House of Habsburg
The House of Habsburg was once a power in Europe, though today it is no more ... formally anyway. There is surely informal evidence the House of Habsburg, like other houses of the so-called Black Nobility, retains clout and wealth, enough to place it amidst the elite families of Europe and Britain. None of these entities ever really die, in our opinion. The elite that runs the West never entirely shuts its door; once in you do not get out. It's a Mafia.
Otto von Habsburg was not only alive but doing well and garnering titles until July 4, 2011 as president of the Pan European Union, honorary professor of the University of Jerusalem and recipient of the 'International Humanitarian Award' of the Anti Defamation-League (ADL) of the Jewish B’nai B’rith Masonery Lodge.
The Habsburgs were splendidly powerful. Their members were formally elected Holy Roman Emperors between 1438 and 1740, also potentates of the Austrian Empire and Spanish Empire and several other countries. The dynasty hailed from Switzerland and the basis of its reign was in Austria where they ruled for some 600 years. Marriages extended the family's reach to Spain, Hungary and other nations.
The House eventually died out on the male side in the 1700s. The Austrian branch formally ended in 1780 with the death of Empress Maria Theresa. Theresa was succeeded by the so-called Vaudemont via her son, Joseph II.
The founding father of the House of Habsburg may have been Guntram the Rich, who hailed from the 900s. Grandson Radbot, Count of Habsburg, built the Habsburg Castle. The Habsburg Castle was the seat of the family's power for the next 300 years.
By the second half of the 13th century, Count Rudolph IV (1218–1291) had become one of the most influential territorial lords in the area between Vosges Mountains and Lake Constance. Due to these impressive preconditions, on 1 October 1273 Rudolph was chosen as the King of the Romans and received the name Rudolph I of Germany.
It is Rudolph to whom we must pay special attention. By 1253, Rudolph Habsburg had married the daughter of Hermann VI of Kyburg and in 1264, became the Duke of Kyburg. Rudolph was a strikingly amoral individual. He killed Hermann's son by challenging him to a duel in order to gain the title of Duke. Later on, he played off the rivalries within the Catholic Church itself to gain even more power.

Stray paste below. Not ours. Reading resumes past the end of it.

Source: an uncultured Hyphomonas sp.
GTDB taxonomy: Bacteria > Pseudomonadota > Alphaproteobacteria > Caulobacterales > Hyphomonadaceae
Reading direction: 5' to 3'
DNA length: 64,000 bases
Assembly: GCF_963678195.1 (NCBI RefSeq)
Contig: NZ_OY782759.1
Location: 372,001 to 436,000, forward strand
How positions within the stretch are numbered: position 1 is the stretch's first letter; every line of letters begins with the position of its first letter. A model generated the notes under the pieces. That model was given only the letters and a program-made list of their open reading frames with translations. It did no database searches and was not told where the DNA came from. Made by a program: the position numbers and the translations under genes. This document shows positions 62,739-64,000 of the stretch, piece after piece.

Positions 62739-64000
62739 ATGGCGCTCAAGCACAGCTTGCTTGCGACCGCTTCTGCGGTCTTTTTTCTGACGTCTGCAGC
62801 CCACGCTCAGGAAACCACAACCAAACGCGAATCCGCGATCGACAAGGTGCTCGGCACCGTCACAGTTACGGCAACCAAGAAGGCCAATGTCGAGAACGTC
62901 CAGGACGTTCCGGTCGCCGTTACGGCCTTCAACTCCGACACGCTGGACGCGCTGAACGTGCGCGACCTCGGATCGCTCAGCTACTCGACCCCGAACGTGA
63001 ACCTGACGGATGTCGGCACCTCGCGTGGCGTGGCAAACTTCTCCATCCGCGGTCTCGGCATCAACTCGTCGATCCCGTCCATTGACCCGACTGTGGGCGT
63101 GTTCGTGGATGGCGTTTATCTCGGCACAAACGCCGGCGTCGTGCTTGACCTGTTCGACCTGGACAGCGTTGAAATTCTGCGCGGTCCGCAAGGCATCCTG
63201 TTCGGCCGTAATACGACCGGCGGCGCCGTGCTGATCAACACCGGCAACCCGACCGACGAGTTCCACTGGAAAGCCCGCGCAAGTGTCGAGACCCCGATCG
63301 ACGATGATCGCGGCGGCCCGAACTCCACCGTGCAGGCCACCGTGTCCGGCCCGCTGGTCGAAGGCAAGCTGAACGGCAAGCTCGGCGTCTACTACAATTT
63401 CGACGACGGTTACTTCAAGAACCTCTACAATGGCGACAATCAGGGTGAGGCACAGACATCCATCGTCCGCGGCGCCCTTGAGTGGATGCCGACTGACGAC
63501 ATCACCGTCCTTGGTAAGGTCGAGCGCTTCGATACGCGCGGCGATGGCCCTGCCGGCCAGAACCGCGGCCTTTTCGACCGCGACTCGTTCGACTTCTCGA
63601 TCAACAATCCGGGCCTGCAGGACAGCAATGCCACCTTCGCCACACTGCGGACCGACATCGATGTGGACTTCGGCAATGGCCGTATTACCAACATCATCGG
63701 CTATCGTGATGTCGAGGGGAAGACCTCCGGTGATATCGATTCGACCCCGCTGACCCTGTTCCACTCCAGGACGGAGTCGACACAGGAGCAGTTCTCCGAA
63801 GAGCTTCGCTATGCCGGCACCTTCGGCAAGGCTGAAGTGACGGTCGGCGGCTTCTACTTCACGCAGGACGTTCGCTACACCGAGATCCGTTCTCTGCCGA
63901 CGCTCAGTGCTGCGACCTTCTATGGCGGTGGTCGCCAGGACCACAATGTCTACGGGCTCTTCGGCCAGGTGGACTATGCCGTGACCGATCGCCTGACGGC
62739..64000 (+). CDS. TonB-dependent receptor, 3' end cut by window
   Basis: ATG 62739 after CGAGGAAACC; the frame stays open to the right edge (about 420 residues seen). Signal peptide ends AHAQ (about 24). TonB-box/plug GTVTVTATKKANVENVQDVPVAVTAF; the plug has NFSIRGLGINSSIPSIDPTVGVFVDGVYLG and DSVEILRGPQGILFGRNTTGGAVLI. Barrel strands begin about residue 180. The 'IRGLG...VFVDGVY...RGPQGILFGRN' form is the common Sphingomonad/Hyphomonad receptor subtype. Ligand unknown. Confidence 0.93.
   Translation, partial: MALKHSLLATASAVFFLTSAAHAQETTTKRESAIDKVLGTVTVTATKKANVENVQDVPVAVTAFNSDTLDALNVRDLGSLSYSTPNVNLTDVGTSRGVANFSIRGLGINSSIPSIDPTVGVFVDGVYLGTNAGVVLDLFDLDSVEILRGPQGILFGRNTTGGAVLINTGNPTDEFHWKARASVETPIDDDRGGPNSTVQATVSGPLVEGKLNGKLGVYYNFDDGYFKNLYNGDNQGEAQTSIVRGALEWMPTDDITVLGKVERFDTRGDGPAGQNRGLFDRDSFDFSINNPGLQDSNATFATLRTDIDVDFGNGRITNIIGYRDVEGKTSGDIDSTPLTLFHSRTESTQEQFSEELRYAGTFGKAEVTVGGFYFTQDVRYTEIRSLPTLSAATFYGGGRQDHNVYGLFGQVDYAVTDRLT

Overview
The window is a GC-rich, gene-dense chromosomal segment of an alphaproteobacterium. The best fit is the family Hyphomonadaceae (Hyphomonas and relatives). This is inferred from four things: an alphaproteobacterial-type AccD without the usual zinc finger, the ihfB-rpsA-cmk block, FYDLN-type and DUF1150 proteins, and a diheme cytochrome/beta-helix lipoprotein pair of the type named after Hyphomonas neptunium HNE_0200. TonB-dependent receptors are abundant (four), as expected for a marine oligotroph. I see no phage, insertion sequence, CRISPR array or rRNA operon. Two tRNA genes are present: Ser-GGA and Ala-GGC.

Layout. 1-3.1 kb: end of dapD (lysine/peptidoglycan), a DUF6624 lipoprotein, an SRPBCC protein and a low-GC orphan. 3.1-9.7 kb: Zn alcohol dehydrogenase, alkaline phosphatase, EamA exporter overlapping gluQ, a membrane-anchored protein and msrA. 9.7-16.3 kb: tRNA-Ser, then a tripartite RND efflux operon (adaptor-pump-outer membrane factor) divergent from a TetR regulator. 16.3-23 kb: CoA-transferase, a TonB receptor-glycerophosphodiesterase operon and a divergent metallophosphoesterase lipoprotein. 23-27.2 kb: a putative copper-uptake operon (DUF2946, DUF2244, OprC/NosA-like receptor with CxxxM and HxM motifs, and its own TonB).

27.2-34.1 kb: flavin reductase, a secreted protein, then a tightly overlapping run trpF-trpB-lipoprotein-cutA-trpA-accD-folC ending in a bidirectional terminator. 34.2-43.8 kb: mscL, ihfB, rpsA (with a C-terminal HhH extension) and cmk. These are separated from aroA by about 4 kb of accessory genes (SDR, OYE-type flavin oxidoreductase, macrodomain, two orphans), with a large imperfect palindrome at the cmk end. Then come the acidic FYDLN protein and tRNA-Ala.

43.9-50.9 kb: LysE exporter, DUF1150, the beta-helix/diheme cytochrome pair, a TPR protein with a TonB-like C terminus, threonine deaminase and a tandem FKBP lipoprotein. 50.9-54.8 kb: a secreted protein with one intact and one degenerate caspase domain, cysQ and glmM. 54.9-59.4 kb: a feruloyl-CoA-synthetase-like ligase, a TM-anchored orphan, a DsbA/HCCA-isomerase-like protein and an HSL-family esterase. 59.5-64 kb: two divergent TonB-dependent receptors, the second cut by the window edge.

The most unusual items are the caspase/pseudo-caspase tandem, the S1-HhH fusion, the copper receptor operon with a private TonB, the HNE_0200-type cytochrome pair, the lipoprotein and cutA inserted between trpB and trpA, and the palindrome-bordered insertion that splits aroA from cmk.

Eventually, Rudolph petitioned "AntiPope" Gregory X (1271-1276) to gain the official title of King of Germany. This title was indeed granted after Rudolph focused most of his time and energy on his adopted city, Zürich.
Rudolph has gone down in history not only for expanding the greatness of Zurich but for banning the charging of interest. In 1276 Rudolph along with Gregory X declared "usury" a mortal sin publishable by death. Rudolph then dragooned wealthy Jewish merchants into providing the Habsburgs services by declaring them servi camerae regis (serfs of the royal treasury).
Rudolph now moved many of these wealthy Jewish trading families to Zürich to help create the largest financial monopoly of its day. This confluence of Jewish trading wealth provided the fundament of greatness not only for Zürich but for the Habsburgs as well. Within ten years, Zürich was the wealthiest city in the world – a position it has pretty much held ever since.
The last ruler of the Habsburgs is generally recognized as Charles I (who also reigned as Charles IV of Hungary). In 1919, after World War I, the new republican Austrian government passed a law banishing the Habsburgs from the Austrian territory until they renounced the throne and accepted the status of private citizens. Charles made several attempts to reclaim his throne but was never successful. The reign of the House Habsburg, built apparently on a monopoly of Jewish merchant-trading, had come to a formal close.